Mom also learned that she could guide her behavior by giving clear and calm instructions. She learned how to think of consequences that would fit misbehavior and how to apply those consequences consistently. When her daughter really misbehaved, she enforced time outs in her room. Mom continues to be committed to being clear about her directions. She said she now understood that being a mom meant “being the one who makes the rules.”


This mother and her young daughter are doing amazingly well. They have a close and affectionate relationship. The daughter feels safe in her home with her mom and the mother feels more confident in her role as a parent. The mother is grateful that she was given more than one chance to be in a recovery program and feels that parenting support has let her turn herself in to a good mom. Our parent educator described this mom as “very caring and responsive to  suggestions and feedback.” She believes this mom and her daughter will continue to have a happy and fulfilling life together.

–Grace Harris, MFT

Director of Programs, CPI


Any personal experiences for you Lydia, with your work over the years you’d like to share?


I had an experience once with Open Closet. This family got their kids back, and I helped them move in their furniture. I felt that sense of one degree of separation. This mother had started using drugs at 13, got pregnant at 15, made a few bad choices. I just felt how close it was: I could have been her. That was really hard. But it sure made me happy to come home to my husband and my kids and my duplex.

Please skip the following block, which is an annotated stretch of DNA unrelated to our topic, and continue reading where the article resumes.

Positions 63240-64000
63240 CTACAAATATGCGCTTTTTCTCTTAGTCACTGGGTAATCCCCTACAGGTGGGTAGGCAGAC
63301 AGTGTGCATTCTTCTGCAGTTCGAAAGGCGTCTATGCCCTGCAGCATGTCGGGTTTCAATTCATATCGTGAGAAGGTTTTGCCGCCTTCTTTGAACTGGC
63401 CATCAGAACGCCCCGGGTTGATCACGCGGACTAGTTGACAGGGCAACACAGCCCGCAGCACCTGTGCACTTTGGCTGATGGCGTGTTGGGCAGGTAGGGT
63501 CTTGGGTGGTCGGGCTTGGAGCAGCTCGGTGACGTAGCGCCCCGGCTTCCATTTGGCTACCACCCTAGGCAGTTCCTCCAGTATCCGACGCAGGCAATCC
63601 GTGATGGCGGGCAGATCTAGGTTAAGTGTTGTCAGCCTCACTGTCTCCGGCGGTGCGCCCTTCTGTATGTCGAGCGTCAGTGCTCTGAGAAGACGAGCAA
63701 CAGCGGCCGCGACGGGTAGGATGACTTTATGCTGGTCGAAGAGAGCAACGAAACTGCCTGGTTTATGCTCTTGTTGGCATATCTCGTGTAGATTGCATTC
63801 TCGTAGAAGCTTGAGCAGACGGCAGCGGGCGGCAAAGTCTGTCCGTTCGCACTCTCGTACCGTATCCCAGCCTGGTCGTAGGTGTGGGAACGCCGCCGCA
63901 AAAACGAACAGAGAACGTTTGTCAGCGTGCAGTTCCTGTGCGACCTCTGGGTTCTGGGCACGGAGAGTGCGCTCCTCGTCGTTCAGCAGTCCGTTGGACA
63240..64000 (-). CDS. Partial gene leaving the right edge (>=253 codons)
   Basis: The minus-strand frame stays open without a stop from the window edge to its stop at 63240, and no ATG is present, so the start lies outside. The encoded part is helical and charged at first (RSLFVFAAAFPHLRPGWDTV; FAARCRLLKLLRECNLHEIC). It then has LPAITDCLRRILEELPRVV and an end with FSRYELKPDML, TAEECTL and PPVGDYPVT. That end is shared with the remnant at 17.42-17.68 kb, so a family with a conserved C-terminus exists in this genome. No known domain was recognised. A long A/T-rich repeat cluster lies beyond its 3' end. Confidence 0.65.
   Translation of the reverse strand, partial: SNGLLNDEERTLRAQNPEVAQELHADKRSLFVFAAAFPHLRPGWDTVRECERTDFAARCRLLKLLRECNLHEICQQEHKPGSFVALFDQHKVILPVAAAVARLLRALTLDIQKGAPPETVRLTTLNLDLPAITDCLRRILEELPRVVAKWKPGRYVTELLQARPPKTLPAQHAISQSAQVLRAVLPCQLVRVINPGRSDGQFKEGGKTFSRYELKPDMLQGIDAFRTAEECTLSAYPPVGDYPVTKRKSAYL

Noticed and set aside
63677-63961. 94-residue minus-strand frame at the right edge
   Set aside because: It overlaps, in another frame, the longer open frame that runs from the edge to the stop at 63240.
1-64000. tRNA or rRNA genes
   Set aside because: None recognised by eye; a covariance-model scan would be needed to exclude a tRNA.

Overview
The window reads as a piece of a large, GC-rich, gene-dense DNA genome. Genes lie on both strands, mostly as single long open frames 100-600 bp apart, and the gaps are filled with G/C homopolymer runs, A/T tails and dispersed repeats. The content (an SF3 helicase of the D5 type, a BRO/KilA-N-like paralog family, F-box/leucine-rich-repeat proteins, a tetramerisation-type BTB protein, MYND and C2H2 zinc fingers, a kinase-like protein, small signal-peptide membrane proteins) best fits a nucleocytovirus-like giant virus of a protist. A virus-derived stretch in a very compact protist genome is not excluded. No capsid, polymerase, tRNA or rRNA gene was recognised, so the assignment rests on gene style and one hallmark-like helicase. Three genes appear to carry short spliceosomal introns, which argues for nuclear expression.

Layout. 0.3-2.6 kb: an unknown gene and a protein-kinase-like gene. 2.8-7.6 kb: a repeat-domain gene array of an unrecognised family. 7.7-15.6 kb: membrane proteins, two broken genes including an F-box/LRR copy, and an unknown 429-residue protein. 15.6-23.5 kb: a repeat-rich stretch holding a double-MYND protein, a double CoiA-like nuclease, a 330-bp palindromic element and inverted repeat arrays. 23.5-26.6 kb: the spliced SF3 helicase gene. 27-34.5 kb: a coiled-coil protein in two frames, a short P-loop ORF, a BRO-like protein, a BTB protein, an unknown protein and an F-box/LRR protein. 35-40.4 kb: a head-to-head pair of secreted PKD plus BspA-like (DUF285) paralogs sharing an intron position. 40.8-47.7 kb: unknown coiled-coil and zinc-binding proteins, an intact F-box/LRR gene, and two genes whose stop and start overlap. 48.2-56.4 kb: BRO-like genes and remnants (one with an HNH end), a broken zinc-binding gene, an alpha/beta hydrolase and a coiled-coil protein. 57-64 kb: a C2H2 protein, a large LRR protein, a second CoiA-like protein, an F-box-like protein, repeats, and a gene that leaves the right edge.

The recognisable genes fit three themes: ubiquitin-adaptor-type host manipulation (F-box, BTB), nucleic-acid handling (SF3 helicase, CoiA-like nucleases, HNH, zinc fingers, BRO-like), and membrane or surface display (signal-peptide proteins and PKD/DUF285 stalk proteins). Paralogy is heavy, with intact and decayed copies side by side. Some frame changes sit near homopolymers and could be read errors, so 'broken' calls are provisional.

What is your vision for you?


Every time a paying job position comes up I consider it, but I still have young children. In two years maybe I’ll be ready! I feel like as a stay-at-home, you don’t always see the opportunities.  But let me end with a quote which hangs in my kitchen above my sink where I can see it and remember it, not only about my child, but all children. Every year we have a Harvest Dinner and Live and Silent Auction at Rodney Strong Vineyard to raise money for CPI where we give out a 100 Year Award, which consists of this framed verse: A hundred years from now it will not matter what my bank account was, the sort of house I lived in, the car I drove, the kind of clothes I wore, but the world may be much different because I was important in the life of a child.”